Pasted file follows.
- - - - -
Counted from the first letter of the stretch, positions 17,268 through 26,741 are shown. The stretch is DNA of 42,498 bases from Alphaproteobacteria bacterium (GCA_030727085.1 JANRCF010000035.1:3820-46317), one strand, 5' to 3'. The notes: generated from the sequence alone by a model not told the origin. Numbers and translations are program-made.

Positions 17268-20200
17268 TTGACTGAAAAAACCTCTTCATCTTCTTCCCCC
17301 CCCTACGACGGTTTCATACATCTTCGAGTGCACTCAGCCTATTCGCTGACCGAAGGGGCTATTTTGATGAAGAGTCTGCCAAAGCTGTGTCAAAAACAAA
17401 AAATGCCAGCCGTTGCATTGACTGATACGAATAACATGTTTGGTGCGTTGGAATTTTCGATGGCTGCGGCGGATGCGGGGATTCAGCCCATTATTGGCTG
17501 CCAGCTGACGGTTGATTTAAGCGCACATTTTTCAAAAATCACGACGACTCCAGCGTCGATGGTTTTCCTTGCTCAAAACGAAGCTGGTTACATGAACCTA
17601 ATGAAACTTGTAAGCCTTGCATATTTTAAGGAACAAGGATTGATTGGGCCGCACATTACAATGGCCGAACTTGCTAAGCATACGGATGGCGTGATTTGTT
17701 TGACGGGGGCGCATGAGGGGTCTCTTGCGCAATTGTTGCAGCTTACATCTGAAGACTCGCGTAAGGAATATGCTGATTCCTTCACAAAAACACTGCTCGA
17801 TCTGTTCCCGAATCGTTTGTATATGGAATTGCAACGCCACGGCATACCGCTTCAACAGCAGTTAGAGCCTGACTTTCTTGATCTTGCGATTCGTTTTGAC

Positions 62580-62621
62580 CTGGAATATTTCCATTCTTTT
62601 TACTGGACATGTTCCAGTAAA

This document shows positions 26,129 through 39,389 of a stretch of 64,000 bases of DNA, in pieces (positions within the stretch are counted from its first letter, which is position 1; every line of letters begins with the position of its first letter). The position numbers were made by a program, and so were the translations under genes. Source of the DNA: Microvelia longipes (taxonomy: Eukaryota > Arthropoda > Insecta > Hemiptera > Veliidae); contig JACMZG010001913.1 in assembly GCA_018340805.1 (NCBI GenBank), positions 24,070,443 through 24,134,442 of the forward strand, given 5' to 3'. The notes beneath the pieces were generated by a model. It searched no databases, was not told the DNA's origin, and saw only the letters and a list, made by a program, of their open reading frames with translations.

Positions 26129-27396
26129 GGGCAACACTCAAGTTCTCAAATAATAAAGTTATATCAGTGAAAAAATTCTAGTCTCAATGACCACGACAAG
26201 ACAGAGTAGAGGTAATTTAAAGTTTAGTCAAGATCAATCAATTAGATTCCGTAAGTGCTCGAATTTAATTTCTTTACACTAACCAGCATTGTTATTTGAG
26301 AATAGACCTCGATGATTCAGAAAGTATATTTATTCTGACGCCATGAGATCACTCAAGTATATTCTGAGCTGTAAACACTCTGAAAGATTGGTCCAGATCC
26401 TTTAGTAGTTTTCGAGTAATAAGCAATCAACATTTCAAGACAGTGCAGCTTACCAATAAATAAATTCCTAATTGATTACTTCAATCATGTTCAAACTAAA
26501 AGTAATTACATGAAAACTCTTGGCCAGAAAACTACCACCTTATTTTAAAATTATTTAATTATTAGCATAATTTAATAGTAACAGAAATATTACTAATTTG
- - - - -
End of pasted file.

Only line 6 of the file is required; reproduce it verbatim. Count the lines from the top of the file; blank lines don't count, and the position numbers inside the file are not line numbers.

17501 CCAGCTGACGGTTGATTTAAGCGCACATTTTTCAAAAATCACGACGACTCCAGCGTCGATGGTTTTCCTTGCTCAAAACGAAGCTGGTTACATGAACCTA